Ok, I interpret that to mean they want the number of moles of hydrogen atoms.

So, if you know there are 0.236 moles of (NH2)2CO and you know there are 6.02 x 1023 molecules of (NH2)2CO in each mole of (NH2)2CO, and you know how many atoms of hydrogen are in each molecule of (NH2)2CO, all you need left is how many atoms of hydrogen are in each mole of hydrogen.

Here's the train of thought:

[tex]\frac {\text{0.236 moles (NH2)2CO}}{} \text{ X } \frac{6.02\text{x}10^{23}\text{ molecules (NH2)2CO}}{\text{1 mole (NH2)2CO}} \text{ X } \frac{\text {4 atoms of hydrogen}}{\text{1 molecule (NH2)2CO}} \text{ X } \frac{\text{1 mole of hydrogen atoms}}{6.02\text{x}10^{23}\text{ atoms of hydrogen}}[/tex]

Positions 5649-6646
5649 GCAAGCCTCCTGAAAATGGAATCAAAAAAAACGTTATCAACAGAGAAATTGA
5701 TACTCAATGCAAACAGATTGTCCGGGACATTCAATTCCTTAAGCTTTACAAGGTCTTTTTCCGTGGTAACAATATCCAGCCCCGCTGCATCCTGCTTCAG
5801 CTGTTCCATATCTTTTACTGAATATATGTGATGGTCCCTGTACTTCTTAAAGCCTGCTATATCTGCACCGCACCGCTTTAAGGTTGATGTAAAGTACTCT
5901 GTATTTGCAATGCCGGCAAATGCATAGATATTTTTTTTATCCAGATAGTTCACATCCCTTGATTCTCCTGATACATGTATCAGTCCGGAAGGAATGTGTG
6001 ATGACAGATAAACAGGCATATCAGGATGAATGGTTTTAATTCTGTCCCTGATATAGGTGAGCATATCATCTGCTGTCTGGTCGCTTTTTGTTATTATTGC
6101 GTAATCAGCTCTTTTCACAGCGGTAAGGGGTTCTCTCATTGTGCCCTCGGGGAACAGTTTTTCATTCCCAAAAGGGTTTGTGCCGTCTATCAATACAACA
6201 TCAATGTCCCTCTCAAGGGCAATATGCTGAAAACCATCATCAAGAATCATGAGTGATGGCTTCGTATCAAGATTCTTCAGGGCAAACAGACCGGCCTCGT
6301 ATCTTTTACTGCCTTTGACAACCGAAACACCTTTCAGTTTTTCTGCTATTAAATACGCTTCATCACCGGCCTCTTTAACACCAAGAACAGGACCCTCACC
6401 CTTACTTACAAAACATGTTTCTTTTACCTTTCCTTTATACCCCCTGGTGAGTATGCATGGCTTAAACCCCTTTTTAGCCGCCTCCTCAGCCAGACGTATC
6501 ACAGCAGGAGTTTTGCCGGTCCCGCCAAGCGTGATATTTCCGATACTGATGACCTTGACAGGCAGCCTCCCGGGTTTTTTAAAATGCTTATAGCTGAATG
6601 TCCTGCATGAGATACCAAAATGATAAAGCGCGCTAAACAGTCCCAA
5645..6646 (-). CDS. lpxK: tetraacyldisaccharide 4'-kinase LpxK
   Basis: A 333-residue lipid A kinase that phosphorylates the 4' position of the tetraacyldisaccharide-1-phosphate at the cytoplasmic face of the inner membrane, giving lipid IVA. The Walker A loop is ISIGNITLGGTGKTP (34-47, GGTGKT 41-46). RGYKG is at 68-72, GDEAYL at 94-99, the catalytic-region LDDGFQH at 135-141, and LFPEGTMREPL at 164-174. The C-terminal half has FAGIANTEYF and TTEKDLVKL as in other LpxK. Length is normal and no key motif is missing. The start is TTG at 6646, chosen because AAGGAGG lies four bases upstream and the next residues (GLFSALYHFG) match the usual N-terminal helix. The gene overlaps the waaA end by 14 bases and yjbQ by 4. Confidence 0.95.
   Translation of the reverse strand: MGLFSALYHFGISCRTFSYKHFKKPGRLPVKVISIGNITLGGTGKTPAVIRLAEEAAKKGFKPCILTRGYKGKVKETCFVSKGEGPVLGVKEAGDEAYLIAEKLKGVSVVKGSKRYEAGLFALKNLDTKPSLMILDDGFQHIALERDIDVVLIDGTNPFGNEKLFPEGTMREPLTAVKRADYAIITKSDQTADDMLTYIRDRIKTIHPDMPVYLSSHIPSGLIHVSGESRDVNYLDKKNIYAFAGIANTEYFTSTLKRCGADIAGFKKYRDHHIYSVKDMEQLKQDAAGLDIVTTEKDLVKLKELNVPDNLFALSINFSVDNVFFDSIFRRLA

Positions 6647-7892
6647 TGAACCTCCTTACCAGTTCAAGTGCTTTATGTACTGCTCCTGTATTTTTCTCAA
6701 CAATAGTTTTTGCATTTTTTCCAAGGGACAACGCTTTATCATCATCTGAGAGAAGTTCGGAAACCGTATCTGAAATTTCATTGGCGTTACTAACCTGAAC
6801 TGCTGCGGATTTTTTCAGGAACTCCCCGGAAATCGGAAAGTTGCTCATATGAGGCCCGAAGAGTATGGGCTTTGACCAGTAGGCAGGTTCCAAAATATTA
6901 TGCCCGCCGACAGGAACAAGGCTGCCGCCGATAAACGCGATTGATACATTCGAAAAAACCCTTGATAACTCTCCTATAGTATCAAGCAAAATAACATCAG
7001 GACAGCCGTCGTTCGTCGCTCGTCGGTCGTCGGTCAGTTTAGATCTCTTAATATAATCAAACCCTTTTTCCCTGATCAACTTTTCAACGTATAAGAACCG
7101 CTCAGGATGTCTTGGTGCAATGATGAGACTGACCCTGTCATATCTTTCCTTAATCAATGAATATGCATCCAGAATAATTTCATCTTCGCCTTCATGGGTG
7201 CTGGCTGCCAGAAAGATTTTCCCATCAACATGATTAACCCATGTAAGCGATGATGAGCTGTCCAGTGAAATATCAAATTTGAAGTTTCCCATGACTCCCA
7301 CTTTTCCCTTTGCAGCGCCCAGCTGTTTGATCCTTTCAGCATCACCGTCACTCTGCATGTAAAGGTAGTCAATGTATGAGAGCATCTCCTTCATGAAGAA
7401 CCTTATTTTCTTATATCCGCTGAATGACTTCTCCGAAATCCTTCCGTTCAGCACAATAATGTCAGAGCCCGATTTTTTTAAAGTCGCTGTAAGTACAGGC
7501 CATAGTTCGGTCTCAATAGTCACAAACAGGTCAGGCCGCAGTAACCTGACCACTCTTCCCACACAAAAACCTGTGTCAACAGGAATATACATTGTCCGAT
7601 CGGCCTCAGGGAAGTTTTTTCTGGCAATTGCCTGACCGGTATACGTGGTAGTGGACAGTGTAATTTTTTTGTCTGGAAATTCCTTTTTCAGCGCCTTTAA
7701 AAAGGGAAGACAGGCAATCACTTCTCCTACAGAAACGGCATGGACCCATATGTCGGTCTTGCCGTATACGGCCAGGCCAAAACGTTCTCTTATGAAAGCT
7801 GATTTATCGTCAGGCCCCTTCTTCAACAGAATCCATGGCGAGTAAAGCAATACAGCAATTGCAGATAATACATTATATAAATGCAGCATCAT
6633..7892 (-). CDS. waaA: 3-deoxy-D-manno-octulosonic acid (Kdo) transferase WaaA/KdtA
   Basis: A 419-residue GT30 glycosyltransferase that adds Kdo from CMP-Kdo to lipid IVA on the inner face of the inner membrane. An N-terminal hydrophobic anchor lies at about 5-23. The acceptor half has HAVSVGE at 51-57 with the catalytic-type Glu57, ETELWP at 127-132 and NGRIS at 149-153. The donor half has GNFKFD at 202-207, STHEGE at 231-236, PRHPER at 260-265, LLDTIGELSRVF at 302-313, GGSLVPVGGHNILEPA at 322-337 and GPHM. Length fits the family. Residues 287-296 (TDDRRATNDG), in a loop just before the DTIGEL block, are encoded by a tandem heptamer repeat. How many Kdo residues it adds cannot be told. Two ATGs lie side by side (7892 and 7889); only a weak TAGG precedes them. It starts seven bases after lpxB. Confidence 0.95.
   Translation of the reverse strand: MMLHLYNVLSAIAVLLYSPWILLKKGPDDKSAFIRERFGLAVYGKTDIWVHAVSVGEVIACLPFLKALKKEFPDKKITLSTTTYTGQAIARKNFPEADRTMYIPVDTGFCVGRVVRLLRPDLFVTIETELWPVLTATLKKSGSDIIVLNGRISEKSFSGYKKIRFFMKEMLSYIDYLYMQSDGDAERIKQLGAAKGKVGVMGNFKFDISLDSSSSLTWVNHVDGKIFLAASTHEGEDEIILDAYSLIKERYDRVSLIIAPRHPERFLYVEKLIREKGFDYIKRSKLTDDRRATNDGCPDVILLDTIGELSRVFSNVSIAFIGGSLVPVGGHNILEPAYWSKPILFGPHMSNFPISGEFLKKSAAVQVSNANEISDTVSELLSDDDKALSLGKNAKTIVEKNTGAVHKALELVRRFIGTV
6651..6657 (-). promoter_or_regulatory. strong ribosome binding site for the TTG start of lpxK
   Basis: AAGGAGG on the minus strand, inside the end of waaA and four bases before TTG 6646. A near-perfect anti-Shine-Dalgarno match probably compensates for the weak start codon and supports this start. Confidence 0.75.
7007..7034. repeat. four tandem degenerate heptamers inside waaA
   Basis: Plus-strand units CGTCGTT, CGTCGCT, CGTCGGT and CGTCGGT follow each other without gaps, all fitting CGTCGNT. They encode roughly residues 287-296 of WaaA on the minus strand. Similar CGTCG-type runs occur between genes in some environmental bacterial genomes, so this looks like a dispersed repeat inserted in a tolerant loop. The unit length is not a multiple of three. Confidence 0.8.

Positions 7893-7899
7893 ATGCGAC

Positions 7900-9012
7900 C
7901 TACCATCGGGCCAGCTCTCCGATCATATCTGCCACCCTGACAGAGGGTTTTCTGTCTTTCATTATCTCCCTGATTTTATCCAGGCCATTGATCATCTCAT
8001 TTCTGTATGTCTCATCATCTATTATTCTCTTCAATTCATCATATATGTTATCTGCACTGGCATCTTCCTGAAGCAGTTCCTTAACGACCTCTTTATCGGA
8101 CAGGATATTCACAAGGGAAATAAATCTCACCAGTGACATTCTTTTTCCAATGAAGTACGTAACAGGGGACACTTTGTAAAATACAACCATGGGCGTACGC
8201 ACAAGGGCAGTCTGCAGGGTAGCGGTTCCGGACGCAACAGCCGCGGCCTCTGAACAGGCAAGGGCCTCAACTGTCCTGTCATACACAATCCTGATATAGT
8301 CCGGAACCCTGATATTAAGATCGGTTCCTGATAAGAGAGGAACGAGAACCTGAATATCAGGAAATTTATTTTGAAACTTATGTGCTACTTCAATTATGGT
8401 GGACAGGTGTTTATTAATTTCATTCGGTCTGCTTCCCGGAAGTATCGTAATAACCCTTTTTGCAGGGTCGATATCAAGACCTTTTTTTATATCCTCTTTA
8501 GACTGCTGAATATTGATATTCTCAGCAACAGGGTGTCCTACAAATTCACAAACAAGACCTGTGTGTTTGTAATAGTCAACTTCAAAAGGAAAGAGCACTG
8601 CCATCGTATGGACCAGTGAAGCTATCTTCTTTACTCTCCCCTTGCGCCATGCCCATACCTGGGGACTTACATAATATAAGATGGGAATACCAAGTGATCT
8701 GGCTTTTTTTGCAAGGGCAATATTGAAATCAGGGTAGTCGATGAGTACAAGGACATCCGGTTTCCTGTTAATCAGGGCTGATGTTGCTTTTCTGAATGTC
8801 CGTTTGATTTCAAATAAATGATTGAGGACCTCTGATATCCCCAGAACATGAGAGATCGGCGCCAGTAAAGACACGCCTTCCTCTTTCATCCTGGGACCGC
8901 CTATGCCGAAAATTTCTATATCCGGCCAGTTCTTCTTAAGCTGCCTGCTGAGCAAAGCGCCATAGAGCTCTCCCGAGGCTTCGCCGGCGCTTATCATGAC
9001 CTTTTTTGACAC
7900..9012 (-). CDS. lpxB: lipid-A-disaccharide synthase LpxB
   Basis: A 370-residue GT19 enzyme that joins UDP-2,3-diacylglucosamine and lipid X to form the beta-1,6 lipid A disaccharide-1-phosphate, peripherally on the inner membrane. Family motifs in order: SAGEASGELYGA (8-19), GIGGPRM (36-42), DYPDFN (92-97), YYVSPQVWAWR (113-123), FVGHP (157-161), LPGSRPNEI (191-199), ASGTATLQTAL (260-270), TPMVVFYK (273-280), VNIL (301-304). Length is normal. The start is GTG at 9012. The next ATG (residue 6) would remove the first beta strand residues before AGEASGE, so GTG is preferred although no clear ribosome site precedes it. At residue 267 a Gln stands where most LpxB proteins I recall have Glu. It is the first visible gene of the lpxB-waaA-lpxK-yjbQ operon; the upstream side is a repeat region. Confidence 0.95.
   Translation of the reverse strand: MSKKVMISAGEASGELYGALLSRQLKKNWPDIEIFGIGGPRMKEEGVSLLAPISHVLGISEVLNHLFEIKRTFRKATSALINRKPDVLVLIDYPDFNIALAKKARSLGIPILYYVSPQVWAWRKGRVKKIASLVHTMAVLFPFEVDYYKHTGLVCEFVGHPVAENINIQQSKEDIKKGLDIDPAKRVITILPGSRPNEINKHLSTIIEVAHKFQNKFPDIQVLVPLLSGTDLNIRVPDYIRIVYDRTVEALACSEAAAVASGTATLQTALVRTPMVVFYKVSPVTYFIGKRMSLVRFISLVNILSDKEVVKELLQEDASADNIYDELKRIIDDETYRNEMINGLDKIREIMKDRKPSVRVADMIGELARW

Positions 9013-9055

Usually we take a conceptual shortcut and just realize that there are 4 moles of hydrogen atoms 1 every one mole of (NH2)2CO molecules, but I wanted to write it all out so you can see where the logic lies.

This is the kind of unit conversion you need to become proficient at in order to be successful in general chemistry.

Now you should have everything - just multiply the #s to get the correct answer. Note that from here you have access to all kind of information: how many grams of hydrogen are in 14.2 grams of (NH2)2CO, what the percentage by mass of hydrogen is in the molecule, and so forth. But it all starts with unit conversions and understanding stoichiometry.